A sunny day for our 4 volunteers, some nice finds, ‘aerial’ photographs of the site, and a little closer to finding the Latham family’s well.
On arrival we met people working on the tall TV/mobile/emergency services communications aerial which dominates the top of the hill a little over a hundred metres from our site. They very kindly took photos from about 2/3 of the way up; and the view was stunning. It very much helped put the site into its landscape context.
The photos taken, and compiled into a montage (if you click on the image above you can see a high-resolution copy), show how the site is beautifully situated in a hollow, right above the top end of a steep-sided valley. Only partially shown is that it is situated just below the ridges of the hills to its west and north, and further protected by other nearby hills both to the south and the east. It was only open to the south-east, with views across to Seaford Head and Cuckmere Haven, though these were hidden by haze at the time of our photos. Unfortunately, because of the slope of the land, the height of the vegetation, and that the older parts of the site are being recolonized by encroaching brambles and creeping thistles, it is hard to make out much of the dig site itself.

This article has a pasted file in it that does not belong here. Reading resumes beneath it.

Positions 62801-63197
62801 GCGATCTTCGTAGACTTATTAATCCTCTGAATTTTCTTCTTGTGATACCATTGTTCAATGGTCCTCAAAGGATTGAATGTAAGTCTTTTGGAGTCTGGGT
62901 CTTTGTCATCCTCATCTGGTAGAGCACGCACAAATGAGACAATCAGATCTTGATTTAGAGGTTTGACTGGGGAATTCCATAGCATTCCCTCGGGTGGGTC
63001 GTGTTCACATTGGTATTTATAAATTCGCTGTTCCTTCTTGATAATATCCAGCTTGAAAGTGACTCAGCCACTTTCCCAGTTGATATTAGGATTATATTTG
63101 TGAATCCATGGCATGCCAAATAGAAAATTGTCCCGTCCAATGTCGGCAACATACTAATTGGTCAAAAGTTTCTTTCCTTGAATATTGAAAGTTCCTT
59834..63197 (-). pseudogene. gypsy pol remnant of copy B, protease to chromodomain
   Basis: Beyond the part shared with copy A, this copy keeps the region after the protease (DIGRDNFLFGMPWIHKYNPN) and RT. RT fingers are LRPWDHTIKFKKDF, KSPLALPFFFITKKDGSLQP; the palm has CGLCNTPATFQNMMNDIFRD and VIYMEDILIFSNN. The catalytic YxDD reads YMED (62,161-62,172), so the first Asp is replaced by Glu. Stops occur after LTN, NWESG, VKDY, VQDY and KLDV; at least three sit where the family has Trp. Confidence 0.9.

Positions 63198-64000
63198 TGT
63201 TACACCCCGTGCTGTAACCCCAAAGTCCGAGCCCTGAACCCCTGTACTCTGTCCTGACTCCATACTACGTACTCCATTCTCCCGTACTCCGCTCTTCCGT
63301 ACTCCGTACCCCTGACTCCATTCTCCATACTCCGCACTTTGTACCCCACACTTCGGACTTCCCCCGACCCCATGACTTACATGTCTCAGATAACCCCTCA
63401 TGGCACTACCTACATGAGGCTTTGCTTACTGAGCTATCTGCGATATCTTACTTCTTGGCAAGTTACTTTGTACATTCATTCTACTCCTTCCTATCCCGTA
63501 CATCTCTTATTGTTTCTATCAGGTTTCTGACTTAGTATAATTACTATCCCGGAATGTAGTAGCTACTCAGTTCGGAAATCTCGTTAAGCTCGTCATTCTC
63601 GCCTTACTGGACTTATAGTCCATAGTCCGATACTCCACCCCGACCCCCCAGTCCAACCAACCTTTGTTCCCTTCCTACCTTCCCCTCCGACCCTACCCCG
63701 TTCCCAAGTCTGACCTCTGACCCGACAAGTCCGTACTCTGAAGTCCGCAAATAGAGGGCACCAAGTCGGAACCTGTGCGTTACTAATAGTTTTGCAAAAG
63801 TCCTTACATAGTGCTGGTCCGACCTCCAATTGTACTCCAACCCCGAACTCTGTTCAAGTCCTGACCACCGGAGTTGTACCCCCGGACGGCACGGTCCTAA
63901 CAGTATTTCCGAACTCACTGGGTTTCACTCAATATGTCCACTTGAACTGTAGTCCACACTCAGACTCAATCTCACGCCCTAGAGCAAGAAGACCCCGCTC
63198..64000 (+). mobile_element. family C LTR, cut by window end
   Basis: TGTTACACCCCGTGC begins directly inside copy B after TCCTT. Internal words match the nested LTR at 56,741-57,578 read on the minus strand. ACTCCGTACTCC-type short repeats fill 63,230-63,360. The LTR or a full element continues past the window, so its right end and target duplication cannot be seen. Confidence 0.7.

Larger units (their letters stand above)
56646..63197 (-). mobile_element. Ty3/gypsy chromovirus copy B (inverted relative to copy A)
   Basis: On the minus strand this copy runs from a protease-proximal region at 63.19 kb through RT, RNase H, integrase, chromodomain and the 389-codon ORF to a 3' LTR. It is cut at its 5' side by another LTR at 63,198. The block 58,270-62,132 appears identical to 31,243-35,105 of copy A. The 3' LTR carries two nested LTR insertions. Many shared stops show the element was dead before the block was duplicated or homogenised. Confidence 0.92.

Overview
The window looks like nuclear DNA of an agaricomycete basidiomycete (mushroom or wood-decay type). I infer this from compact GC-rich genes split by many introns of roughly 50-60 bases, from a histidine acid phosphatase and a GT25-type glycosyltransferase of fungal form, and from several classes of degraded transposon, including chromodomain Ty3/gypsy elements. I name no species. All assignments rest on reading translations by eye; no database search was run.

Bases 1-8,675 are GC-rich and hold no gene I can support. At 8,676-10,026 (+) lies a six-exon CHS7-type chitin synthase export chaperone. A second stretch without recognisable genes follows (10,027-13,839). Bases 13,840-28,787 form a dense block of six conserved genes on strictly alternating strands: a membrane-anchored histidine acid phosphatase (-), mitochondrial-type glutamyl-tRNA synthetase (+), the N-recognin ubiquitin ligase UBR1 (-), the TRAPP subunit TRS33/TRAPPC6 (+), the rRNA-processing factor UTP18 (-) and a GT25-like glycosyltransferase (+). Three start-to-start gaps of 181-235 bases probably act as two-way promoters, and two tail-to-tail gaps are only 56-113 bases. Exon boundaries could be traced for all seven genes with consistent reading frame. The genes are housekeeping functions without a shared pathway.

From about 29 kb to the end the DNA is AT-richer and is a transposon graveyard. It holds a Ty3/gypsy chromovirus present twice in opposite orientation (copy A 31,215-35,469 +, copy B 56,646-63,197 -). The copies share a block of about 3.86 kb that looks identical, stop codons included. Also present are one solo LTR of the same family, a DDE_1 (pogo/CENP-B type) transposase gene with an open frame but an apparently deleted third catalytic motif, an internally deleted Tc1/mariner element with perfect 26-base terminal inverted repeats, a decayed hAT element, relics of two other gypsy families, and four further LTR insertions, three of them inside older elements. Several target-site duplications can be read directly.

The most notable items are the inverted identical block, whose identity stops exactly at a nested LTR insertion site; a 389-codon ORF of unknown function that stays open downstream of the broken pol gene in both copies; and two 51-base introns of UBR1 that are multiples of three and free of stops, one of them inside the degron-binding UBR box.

The relatively small garden area – bounded by the front of the house, the garden/farmyard wall and the edging stones to the path between the front door and the toilet – was further cleaned up. This was a location where a lot of rubbish had been deposited, and finds were plentiful.
The best of these was a complete glass pot – in just 2 pieces – probably an ink bottle.
A number of very nice ceramic shards included another 2 pieces of a saucer from our ‘Who Killed Cock Robin’ set;
some nice glazed shards;
and half of an unglazed shallow terracotta bowl.
Many of our glass bottle shards looked old though none of the older shards had names. A first for the dig was a screw threaded rubber bottle stopper with the words ‘[?]NION’ and ‘BRIGHTON’.
Two undecorated clay pipe stems were also found. This area of garden soil under the demolition rubble showed no clear horizon, with small quantities of building rubble turning up below the original ground level, which proved a challenge to our diggers when distinguishing between the two contexts of the demolition fill, and the garden soil fill below it.
The quantity (and quality) of finds in this area inevitably slowed down progress on our other dig target – the location of the Latham’s (alleged) well. Finds from this area were few, but included another possible stirrup pump. Also nice was our 2nd screw threaded rubber bottle stopper – this time from a Gaymers cider bottle.